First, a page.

Ripkenocus-2632: This white dwarf has been counter-rotating at a record pace for 2,632 light years, the longest known counter rotation in the universe. This constant backward rotation has damaged the planets that rely on Ripkenocus-2632, as well as its exoskeleton, but it continues to spin and spin, as if only for assurance the record will never be broken.



Cal Ripken Jr., 1993 Upper Deck Superhero Insert

Superhero name: The Raper
Alias: Cal Ripken Jr.
Team: Baltimore Orioles
Positions: Shortstop, superhero
Value of card: He'll make sure you get 10 to 20
Key 1992 stat: 143 people "saved"
Extent of costume: Two swipes of eye black
Weapon: Strategically placed phallic baseball bat
Mission: To rid the streets of criminals, just not rapers.
Source of powers: Human growth hormone, mock turtlenecks
Inspiration for "helping" others: Family tradition of abuse
Mortal enemy: Mysterious fir tree-shaped mountain of clouds, always lurking behind him, just out of sight
Slogan cliche alert: In the battle for eternity.
Misplaced punctuation: Period at end of incomplete sentence slogan



Bill "Billy" Ripken, 1989 Fleer

Name: Bill "Billy" Ripken
Team: Baltimore Orioles
Position: Second base
Value of card: One Sharpie
Key 1989 stat: 827 strikethroughs
Top 10 things Bill Ripken should have written on his bat knob before this photo by the crack team at Fleer:
10) "Honk if you're horny"
9) "Hold this end"
8) "Pay rent"
7) "Where's the beef?"
6) "Duck face"
5) "Topps rules"
4) "I love you, Paula"
3) "Go Yankees"
2) "Can I start today, Dad?"
1) "Screw Cal"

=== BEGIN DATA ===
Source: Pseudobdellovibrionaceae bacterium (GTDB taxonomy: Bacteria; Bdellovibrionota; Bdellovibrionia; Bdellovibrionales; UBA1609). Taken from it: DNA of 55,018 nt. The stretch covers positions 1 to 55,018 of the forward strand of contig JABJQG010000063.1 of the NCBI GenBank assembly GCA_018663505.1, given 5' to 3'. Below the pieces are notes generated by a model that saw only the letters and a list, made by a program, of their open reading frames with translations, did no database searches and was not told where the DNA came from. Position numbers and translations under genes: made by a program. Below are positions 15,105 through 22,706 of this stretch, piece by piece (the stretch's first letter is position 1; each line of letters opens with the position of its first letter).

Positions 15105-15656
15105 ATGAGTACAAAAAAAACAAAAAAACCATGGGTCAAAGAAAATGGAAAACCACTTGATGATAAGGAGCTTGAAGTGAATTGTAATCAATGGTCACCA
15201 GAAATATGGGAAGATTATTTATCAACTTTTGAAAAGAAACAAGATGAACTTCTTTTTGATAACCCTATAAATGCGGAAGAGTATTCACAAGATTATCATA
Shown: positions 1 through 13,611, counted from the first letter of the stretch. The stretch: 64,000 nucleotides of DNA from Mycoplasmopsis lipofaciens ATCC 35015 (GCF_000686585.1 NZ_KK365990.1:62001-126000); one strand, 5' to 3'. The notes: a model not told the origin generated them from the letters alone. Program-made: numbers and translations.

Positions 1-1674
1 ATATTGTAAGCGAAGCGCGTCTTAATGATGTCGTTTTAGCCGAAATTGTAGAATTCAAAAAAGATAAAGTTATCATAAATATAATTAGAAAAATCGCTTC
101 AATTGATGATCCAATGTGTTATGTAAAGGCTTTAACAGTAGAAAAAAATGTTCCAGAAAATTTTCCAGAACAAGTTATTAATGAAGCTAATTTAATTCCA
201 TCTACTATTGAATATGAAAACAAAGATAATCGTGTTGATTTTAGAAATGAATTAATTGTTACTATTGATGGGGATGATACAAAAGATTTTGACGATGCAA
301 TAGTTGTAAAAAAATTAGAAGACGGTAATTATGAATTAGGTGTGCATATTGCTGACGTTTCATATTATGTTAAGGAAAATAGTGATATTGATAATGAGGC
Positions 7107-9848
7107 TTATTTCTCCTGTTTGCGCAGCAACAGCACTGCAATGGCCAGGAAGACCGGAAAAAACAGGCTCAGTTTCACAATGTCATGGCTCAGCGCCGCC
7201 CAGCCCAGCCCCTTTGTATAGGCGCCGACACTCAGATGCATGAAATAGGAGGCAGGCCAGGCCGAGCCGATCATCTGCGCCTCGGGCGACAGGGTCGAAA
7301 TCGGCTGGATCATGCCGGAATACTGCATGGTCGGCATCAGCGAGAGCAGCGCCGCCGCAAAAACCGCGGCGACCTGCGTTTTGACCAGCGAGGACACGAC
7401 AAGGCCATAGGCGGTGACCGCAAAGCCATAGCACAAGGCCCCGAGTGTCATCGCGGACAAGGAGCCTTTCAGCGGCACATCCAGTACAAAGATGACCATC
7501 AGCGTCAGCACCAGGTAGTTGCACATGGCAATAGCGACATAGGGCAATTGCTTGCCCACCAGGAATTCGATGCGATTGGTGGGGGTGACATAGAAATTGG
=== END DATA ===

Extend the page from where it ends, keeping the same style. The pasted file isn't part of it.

Cal Ripken Jr., 2001 special edition

Name: Cal Ripken Jr.
Team: Baltimore Orioles
Position: Third Base
Value of card: One DNP
Key Sept. 3, 2001, stat: Zero consecutive games played
Not making this up: On Sept. 3, 2001, the Baltimore Orioles opened up a three-game set at Oakland. It was widely known that the Iron Man, Cal Ripken Jr., would retire at the end of the season, making every road trip a going-away of sorts. Ballparks around the nation agreed to distribute free Ripken baseball cards to their fans as a way of honoring the owner of the most-consecutive-games streak. The problem on this day? The man of the hour sat out. That's right, baseball's Iron Man took Labor Day off. Fans hoping to catch a baseball hero play one last time — and possibly for the first time — instead got to watch fill-in third baseman Tony Batista go 0-for-3 with a strikeout as the hometown A's won 4-2. While this card itself is not a bust, the story behind it most certainly is.

Card submitted by Dom Calicchio


Ripken Baseball Family, 1988 Donruss

Names: Billy Ripken, from left, Cal Ripken Sr., Cal Ripken Jr.
Team: Baltimore Orioles
Positions: Second Base, Convalescent Home, Shortstop, respectively
Value of card: 1 cent for each Ripken
Key 1987 stat: None for Billy; many for Cal Jr.
Step 1 is Prevention: Child abuse is no laughing matter. The physical or psychological mistreatment of those younger than 18 happens in thousands of homes across the United States. There are five major categories of child abuse: neglect, physical abuse, psychological-emotional abuse, sexual abuse and baseball abuse. The latter is a growing concern among psychologists and law enforcement agencies. A majority of baseball abuse is the result of a father's dashed dreams of playing professional baseball. A boy becomes a man and longs to become a big leaguer, and when he ends up the manager of a mediocre baseball team in Maryland, he can snap. His eldest son, for instance, may be forced to become obsessed with the game, believing it is his responsibility to never take off a day, usually for about 2,632 games. This affliction can surface in the form of delusions, in which a shortstop turned third baseman, for instance, believes he is an "Iron Man," an archetypal superhero who can bat .323 with 34 home runs and 114 RBIs in 1991. Baseball abuse can also be seen in less talented siblings of "Iron Men," who under the crushing influence of a successful manager father will bounce from team to team over a 12-year career, never hitting more than four home runs in a season.